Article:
'Ukraine was the pin in the hand grenade of food security and it has now been pulled – meaning the repercussions of the war are likely reverberate for at least 5-10 years'

There was a good deal of interest last week in reports that scientists believed global wheat production could be doubled by keying into the crop's 'untapped genetic potential' and breeding varieties specifically targeted to local conditions.

A team of international experts, led by the UK’s Rothamsted Research, said this could be done by utilising the vast genetic variation available in global and historical wheat gene banks – along with modern techniques such as speed breeding and gene editing (see report on page 22).

But while defining a crop’s ‘genetic yield potential’ as the highest yield achievable by an idealised variety – a plant with an optimal genome that allows it to capture water, sunlight and nutrients more efficiently than any other – is a bit of a theoretical concept and one which could prove slightly more than difficult to achieve in practice.

“Current wheat cultivars are, on average, only at the half-way point with respect to the yields they could produce given the mismatches between their genetics and local wheat growing conditions,” said the scientist who led the research, adding that this meant global wheat production could be doubled by the genetic improvement of local wheat cultivars - without increasing the global area of wheat grown.

Using existing data on the contribution of different genes to individual plant traits such as size, shape, metabolism and growth, the researchers ran millions of computer simulations to design ‘perfect’ wheat plants that were tailored to their local environments.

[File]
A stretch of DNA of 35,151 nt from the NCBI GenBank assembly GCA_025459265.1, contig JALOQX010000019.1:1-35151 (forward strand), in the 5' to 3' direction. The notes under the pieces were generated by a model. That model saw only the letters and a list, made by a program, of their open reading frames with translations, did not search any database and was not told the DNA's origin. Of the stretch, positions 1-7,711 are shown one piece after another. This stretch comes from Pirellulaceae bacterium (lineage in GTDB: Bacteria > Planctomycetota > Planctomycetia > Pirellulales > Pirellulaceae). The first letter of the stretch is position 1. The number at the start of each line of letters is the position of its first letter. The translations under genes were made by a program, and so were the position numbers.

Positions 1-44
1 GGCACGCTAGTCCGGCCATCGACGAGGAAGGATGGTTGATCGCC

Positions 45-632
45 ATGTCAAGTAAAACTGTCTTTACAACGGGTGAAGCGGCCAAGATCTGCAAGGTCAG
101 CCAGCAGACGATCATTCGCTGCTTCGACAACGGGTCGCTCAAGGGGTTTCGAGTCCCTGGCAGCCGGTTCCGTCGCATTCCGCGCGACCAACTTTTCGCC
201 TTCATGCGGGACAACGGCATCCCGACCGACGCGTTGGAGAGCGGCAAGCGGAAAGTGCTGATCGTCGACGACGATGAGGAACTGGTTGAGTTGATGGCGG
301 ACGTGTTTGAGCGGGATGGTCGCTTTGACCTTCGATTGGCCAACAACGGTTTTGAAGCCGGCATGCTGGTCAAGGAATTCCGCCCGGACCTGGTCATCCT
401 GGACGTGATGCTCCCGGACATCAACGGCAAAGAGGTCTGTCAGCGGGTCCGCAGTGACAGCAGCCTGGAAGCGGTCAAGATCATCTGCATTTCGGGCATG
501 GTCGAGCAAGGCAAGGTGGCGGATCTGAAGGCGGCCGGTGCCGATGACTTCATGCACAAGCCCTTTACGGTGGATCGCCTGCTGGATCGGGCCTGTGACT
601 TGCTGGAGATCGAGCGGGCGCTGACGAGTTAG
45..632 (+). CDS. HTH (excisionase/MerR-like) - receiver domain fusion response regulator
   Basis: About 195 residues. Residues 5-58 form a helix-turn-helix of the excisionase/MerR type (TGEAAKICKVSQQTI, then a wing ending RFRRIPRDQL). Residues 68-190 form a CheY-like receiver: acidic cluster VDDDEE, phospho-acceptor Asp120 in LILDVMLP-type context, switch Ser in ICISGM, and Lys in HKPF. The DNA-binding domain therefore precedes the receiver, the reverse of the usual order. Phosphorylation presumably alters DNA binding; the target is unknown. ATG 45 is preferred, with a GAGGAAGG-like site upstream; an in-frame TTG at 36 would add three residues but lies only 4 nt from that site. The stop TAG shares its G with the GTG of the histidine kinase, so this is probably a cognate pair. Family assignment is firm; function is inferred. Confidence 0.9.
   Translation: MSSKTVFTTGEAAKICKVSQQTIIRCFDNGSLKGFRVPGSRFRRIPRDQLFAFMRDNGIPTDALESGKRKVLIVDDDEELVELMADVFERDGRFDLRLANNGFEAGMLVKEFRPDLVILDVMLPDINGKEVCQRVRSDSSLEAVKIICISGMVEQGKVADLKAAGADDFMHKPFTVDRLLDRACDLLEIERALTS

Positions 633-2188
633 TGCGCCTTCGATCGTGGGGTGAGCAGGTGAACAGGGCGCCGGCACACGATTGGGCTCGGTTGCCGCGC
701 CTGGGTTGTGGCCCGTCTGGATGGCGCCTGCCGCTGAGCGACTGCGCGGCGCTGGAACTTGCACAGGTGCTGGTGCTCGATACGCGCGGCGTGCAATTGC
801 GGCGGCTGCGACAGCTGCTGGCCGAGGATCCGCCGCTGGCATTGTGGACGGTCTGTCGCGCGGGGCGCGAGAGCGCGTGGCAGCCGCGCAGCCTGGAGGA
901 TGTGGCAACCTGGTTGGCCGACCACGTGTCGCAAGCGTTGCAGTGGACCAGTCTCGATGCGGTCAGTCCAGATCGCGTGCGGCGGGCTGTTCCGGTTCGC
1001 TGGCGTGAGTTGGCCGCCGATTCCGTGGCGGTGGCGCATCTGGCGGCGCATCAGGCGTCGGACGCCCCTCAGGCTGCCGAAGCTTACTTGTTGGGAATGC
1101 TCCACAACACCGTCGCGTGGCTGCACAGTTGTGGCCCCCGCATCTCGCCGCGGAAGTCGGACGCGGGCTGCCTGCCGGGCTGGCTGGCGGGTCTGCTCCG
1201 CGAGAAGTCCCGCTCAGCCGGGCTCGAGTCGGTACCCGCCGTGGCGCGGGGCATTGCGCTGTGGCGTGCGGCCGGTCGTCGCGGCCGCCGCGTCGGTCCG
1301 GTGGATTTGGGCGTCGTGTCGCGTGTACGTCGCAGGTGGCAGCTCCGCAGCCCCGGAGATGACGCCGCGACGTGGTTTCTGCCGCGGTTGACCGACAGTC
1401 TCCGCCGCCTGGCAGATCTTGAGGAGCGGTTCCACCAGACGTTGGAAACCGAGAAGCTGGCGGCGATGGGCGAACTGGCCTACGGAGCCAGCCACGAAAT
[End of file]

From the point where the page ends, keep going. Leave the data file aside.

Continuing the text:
The simulations were based on extensive data on the natural genetic variation underpinning the traits, including tolerance and response to drought and heat stresses, the size and orientation of the light-capturing upper leaves, and the timing of key life cycle events.

In order to achieve the sort of increases that the report indicated, we’d be looking at growing the right variety in the right area under ideal conditions – but while it might be easy to dismiss such computer simulations as pie in the sky, if it was possible to achieve even a fraction of that improvement by breeding varieties more suited to specific conditions it would be wrong to dismiss such an approach as unrealistic.

But, coming back down to earth with a bump, and on a more immediate note, there was a call to wheat breeders to up their game on the soft wheat front – and to try to introduce some of the disease resistance characteristics currently becoming available in hard wheat varieties into the soft varieties we grow for Scotland’s main markets of feed and distilling.

Speaking at last week’s well-attended Arable Scotland event, the SRUC’s Professor Fiona Burnett said that while the parental lines used for soft wheat might make the introduction of traits such as better septoria resistance more difficult, the growing gap in levels of resistance between soft and hard varieties was becoming increasingly noticeable.

However, with the huge increase in input costs, those who attended Arable Scotland heard that it looks like we growers, too, will need to up our game and turn increasingly to knowledge, and new skills rather than the fertiliser bag, or spray-can to help us maintain our crop yields.

For that was another of the messages to come out of the event. It was made plain that the current hike in the costs of inputs is unlikely to see any reversal in the near future – and that cash flow issues will need to be addressed.

As someone said: “Ukraine was the pin in the hand grenade of food security – and it has now been pulled,” meaning the repercussions of the war are likely reverberate for at least 5-10 years. While grain prices might have gone up, they’ve also shown that they can fall back fairly swiftly – and with more wheat likely to go into the ground this year there’s no guarantee that they’ll remain at the current level.